Thursday, June 28, 2001

Noise Rage

Happy July Fourth, Noise Day.

I was reminded of this the other day when I watched a vendor of ours wear earplugs while vending.

I didn't talk to him about it. Vendor training isn't one of my official duties, and besides, as one of Real Change's worst all-time vendors, I personally support every vendor's right to sell badly.

Meanwhile, speaking of earplugs and rights, I had to think about all the times I have been homeless and worn earplugs out on the streets.

One day a year we may want to celebrate the right to make as much noise as we like, but the rest of the year most of us try to get away from noise when we can. Guess who can't?

Anybody who doesn't have a house to retreat to, that's who can't! And after a while it drives them crazy! You see, I do too have an excuse! The noise! The noise! Get it out of my head!

We all want to escape the noise pollution around us. For example, I'd like the right to be able to walk down 3rd Avenue around Pine Street without having to listen to Merle Haggart, if I don't want to. Hello, MacDonald's: I can wear a Walkman if I want to hear that sort of stuff. I shouldn't be subjected to it on the street. Play it inside, that's your business. Play it outside, that's my business.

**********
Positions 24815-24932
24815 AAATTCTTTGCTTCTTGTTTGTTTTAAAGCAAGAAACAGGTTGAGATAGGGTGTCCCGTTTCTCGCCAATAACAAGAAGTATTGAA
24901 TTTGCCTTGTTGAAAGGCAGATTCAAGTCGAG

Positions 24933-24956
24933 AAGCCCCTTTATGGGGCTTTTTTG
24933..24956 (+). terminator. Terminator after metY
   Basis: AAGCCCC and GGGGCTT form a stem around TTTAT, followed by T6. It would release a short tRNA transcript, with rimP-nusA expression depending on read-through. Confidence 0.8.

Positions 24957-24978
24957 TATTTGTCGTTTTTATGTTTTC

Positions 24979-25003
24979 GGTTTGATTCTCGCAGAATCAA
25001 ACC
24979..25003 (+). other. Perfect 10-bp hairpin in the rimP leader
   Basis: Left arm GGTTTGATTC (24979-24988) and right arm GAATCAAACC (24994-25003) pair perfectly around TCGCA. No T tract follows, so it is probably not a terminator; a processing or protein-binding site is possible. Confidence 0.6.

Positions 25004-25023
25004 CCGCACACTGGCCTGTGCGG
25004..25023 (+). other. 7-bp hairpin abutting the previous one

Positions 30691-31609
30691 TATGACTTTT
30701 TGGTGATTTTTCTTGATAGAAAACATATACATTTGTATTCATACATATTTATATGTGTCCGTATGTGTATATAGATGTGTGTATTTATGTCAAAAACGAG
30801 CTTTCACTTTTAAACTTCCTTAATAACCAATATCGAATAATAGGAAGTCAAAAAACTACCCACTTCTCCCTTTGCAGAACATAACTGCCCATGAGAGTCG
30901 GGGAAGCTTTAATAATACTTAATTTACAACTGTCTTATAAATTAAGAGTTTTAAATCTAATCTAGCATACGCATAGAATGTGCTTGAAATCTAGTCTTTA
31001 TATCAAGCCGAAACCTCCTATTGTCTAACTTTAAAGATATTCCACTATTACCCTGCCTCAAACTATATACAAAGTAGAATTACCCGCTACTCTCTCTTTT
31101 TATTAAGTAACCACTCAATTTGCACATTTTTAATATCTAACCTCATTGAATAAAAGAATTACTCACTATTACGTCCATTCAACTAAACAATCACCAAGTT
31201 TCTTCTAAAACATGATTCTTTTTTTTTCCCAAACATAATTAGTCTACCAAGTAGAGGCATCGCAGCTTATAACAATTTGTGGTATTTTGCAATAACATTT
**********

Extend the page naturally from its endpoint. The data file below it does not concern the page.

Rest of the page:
But I digress. The MacDonald's situation is bad because it is deliberate noise pollution and the city ignores it. But for the homeless, unintentional noise pollution is much worse, just because there is so much of it and it all adds up.

If you are homeless with a couple of dollars to spend and you are moving from cafe to cafe looking for a place to rest and maybe hear one of your own thoughts, good luck at getting any pleasure. Muzak rules Seattle.

When most people complain about Muzak, the focus is on the quality. But to the homeless, it doesn't matter if it's Muzak or if it's KBCS, it's still sound, and if it is ubiquitous it is as inescapable and therefore as maddening either way.

It comes down to biology. I can close my eyes. I can't close my ears.

Well, maybe I can, a little. Federally approved over-the-counter ear plugs give just under 30 decibels of relief. And I can try to drown out their music with my own with the aid of earphones. What I can't stop I may be able to control, partly. But "partly" isn't enough when the problem goes on 24-7.